Yes, wiping criminals’ minds certainly might “impede society’s overall progress”—but would it impede society’s overall progress more or less than the prison-industrial complex? Does the modern prison system make any genuine attempt to “reform”? Or merely to profit?
In the end, Wash succumbs to his curiosity and finds it surprisingly easy to finally research who he was before the wipe, even though it jeopardizes the “better” person he has become and, in turn, his family. Previously in the story, Wash had come perilously close to relapse or even harm—his exhilaration while hunting, when Mia risks enabling a backslide by giving him the rifle, the danger of the tornado—but those events never claim him because his inborn drive isn’t towards cruelty, violence, or destruction. Instead, it’s his inescapable curiosity and the resulting dissatisfaction that set him up for failure. Do you think that curiosity is a value-neutral drive that, in certain unique circumstances like Wash’s, can have unintentionally negative effects? Or is Wash’s kind of curiosity born out of something closer to selfishness or greed, which his reintroduction supervisor says can have a genetic basis? In the end, how much of Wash’s outcome should we put on him, as opposed to a flawed system or a failure of support?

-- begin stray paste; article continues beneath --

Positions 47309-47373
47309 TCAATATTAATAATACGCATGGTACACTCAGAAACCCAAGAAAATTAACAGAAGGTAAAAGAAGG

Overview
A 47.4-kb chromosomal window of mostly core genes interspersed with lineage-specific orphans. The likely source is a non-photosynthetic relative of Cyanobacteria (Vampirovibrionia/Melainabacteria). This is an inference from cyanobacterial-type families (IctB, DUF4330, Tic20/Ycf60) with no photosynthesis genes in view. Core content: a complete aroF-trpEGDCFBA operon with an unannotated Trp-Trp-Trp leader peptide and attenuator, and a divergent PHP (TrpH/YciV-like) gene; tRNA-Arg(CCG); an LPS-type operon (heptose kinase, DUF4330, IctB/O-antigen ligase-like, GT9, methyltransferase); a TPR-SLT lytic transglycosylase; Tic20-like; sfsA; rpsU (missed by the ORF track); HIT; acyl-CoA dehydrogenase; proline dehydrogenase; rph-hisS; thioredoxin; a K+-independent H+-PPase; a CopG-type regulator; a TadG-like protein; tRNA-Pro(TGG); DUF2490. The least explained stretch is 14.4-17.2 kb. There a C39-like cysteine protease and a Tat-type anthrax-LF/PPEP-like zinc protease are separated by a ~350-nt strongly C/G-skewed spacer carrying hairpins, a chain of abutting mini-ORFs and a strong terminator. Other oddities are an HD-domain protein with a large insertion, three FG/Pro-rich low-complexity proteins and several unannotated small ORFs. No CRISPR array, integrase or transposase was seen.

I think any human quality, good or bad, can have “unintentionally negative effects” (and, likewise, unintentionally positive effects). Personally, I don’t know what Wash chooses at the end; I don’t know what Wash should choose at the end, either.
Finally, what’s coming up next for you? Aside from any concrete plans, are there any less-defined ideas or projects that you are embarking on?
Currently, I’m finishing work on a graphic novel, conducting research for a new novel, writing a pilot for FX, and developing a film with Birds of Prey screenwriter/producer Christina Hodson. (Whew, I think that’s everything. Or at least that’s all that I can remember.)
Spread the word!Tweet